DIY Reflexology Tips for Beginners

DIY Reflexology Tips for Beginners

DIY Reflexology Tips for Beginners – Reflexology is an ancient healing technique that has become increasingly popular in today’s healthcare, with many individuals opting for a more holistic approach concerning their overall well-being.

While the option to receive treatment from a licensed reflexologist is more available than ever before, this healing technique is unique in that, with a bit of research, you can perform reflexology on yourself relatively easily!

In this article, we will provide a brief overview explaining the theory and mechanisms behind reflexology. Following the explanation, we will break down a few techniques you can perform on your own hands and feet to alleviate several common discomforts.

Reflexology bases its overall approach on the theory that specific locations on the hands, feet and ears contain pressure points that are linked to various internal organs and body parts.

By applying manual pressure to these points, reflexology attempts to alleviate a wide array of ailments affecting the corresponding locations.

Reflexology For Your Feet

The utilisation of reflexology on the feet has been supported by several research studies concluding that this technique is beneficial among individuals suffering from various health conditions.

For example, one study conducted at Inje University concluded that, compared to a control group, women who performed self-reflexology treatment on their feet for a period of 6 weeks were found to have lower systolic blood pressure, lower reported levels of depression and a decreased in their perceived stress levels!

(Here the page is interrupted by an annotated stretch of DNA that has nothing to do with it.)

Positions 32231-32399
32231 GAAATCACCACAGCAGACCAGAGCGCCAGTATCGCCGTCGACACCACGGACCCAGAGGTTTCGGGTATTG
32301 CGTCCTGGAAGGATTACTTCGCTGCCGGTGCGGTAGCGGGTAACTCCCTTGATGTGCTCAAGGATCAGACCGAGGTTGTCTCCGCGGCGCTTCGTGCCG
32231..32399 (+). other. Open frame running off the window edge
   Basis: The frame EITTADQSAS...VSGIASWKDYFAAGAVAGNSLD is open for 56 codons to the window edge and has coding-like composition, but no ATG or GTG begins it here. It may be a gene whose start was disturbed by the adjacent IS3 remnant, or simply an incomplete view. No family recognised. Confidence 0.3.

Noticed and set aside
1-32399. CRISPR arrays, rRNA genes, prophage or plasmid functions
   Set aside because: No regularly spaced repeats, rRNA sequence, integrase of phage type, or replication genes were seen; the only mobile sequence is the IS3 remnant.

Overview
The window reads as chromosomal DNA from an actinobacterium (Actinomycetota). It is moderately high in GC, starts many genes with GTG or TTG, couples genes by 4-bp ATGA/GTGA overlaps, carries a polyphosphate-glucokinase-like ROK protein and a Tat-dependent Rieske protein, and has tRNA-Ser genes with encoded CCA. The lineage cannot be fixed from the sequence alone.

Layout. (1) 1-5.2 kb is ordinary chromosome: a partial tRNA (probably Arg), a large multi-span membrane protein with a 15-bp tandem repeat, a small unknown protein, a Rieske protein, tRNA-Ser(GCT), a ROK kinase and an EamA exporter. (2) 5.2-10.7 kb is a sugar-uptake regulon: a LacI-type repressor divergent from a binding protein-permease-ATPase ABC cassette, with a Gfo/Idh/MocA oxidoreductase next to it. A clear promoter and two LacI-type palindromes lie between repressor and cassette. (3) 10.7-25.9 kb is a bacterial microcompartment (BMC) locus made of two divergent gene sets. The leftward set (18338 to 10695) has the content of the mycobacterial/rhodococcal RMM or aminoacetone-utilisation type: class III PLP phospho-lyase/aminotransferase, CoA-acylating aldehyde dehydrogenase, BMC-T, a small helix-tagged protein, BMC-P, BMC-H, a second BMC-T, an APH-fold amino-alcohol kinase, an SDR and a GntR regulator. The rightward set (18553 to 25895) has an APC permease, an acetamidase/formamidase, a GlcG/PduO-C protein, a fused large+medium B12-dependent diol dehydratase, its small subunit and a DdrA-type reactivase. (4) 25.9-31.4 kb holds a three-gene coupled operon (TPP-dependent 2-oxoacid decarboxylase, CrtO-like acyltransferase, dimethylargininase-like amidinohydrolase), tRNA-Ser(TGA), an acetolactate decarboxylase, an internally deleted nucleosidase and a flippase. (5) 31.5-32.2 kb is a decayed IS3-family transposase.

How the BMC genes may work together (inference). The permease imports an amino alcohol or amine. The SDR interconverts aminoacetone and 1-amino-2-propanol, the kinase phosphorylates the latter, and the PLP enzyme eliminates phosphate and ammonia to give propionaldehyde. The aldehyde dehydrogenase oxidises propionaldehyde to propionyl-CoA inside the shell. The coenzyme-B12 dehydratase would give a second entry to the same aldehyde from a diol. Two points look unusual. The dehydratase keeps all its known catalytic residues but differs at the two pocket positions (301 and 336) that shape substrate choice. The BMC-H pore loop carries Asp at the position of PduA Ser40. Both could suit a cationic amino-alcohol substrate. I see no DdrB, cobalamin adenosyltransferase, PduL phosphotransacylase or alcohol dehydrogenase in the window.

Before targeting any specific area on your feet, it is important to begin by getting the whole foot moving and inviting more blood flow to the area. To achieve this, rotate both ankles in a circular motion for a minute or so. Next, use your fingers to briefly massage the entirety of both feet.

For headache relief, the go-to pressure points located on the feet are found on the 2-5th toes. To stimulate the connection to the head, begin by applying direct, static pressure to the area for around one minute.

Afterwards, slowly begin to knead the area while maintaining consistent pressure for another minute. For stimulation of all pressure points, repeat this process on each of the aforementioned toes.

If you are looking to reduce the symptoms of anxiety, there is a location on both feet believed to calm down the adrenal glands. In the anxious individual, these glands are often overstimulated, raising adrenaline levels in the body.

To perform this treatment, perform the same pressure sequence we previously discussed on the inside edge of both feet, just below the knuckle of the big toe.

An important point to note is that the left and right feet are thought to be linked to their respective sides of the body. Therefore, if you are experiencing symptoms like a headache on only one side of your body, it may be beneficial to focus your treatment on the foot that correlates to that side.

Reflexology For Your Hands

The hands are another location that has been the subject of numerous studies supporting the benefits of reflexology. One such study, performed in 2017, reported a significantly lower reported level of anxiety in patients receiving reflexology to their hands before undergoing a specific cardiac procedure when compared to a control group.

Before beginning hand reflexology on a specific location, a quick warm-up like the one discussed regarding the feet should be performed.

For relief of menstrual pain and cramping, there is a point located directly at the intersection of the thumb and the first finger believed to be able to alleviate these symptoms.

To effectively stimulate this location, apply firm pressure, just before uncomfortable, for about 5 minutes on either hand.

Hand reflexology has also been reported to reduce the pain and discomfort associated with Nausea. To find this pressure point, begin by turning your palms face up. Starting at the inside line of your wrist, work your way about one inch up the arm.

Using the same pressure discussed for menstrual pain, focus on this area for 3-5 minutes bilaterally.

Jayne Bennett

Aromatherapist, Alternative Health Practitioner

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